Is My Miscarriage a Blighted Ovum?

November 12, 2013


When you are diagnosed as having a miscarriage it is a devastating time and if you have not been through this before all of the jargon surrounding it can be quite confusing.

There are quite a few different types of miscarriage and the American Pregnancy Association has classified them as follows:

  • Threatened miscarriage: Early pregnancy uterine bleeding accompanied by cramping or lower backache. The cervix remains closed. This bleeding is often the result of implantation.
  • inevitable or Incomplete miscarriage: Abdominal or back pain accompanied by bleeding with an open cervix. Miscarriage is inevitable when there is a dilation or effacement of the cervix and/or there is rupture of the membranes. Bleeding and cramps may persist if the miscarriage is not complete.
  • Complete miscarriage: Bleeding and cramping is strong but subsides quickly once the embryo has left the body.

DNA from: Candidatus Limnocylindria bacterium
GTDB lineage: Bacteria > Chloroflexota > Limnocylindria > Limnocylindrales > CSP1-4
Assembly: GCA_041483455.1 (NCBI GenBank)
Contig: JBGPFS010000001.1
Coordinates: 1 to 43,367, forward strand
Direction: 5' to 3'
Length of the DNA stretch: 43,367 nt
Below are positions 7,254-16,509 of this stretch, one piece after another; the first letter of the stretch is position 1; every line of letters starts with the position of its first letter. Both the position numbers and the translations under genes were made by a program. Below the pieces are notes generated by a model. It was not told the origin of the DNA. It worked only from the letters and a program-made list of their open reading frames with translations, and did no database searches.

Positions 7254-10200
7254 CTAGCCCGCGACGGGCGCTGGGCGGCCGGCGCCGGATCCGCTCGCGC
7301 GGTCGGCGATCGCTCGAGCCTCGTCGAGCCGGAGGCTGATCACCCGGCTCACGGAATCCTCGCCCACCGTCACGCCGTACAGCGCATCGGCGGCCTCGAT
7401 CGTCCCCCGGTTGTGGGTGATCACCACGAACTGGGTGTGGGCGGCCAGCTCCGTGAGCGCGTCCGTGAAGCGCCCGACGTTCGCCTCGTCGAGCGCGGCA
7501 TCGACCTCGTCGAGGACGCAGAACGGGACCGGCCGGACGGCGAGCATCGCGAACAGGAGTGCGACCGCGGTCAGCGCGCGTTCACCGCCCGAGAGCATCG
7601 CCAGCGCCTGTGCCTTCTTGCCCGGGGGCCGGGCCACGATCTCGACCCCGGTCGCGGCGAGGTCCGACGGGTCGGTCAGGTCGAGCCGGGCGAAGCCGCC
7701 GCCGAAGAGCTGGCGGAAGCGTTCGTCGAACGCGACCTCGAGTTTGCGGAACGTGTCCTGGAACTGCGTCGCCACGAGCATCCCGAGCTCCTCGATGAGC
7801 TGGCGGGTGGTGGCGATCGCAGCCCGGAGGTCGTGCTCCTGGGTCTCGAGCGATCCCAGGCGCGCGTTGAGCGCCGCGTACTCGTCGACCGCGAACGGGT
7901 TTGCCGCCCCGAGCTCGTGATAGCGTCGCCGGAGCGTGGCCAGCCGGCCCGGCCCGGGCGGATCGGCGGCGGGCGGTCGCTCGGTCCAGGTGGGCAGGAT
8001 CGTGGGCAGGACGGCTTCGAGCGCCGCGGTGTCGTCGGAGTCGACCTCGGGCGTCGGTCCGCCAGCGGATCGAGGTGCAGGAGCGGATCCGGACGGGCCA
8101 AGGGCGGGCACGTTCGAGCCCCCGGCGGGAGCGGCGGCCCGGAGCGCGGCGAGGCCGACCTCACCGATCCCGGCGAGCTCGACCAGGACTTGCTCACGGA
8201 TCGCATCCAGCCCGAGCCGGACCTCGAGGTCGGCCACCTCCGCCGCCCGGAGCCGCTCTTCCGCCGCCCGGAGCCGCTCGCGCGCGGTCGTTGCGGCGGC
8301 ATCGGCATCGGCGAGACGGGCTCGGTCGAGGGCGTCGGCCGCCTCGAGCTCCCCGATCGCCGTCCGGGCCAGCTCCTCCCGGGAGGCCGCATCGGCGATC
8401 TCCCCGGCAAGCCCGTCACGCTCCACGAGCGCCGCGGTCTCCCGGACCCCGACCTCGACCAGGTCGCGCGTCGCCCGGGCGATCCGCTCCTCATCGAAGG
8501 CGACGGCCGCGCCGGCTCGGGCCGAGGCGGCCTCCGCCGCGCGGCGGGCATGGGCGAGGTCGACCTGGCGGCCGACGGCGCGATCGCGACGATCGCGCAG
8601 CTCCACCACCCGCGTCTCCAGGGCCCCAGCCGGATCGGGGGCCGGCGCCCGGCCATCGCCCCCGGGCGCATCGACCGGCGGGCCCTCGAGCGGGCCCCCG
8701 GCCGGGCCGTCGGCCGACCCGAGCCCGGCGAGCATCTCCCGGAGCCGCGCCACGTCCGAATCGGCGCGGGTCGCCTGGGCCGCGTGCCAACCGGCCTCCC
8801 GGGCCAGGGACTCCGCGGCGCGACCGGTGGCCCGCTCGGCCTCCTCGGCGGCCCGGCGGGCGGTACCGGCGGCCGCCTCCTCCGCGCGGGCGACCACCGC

• Missed miscarriage: When a woman has a miscarriage and doesn’t know it. There are usually no outward signs as the embryo is not expelled from the body.
  • Blighted ovum: A fertilized egg implants into the uterine wall, but fetal development never begins. Often there is a gestational sac with or without a yolk sac, but there is an absence of fetal growth.
  • Ectopic pregnancy: This occurs when the embryo implants somewhere other than the uterus. If the body does not cause a miscarriage, a doctor may be forced to terminate the pregnancy.
  • Molar pregnancy: The result of a genetic error during the fertilization process that leads to growth of abnormal tissue within the uterus.

You can find out further information from the AMA here plus more info on the causes and treatments.

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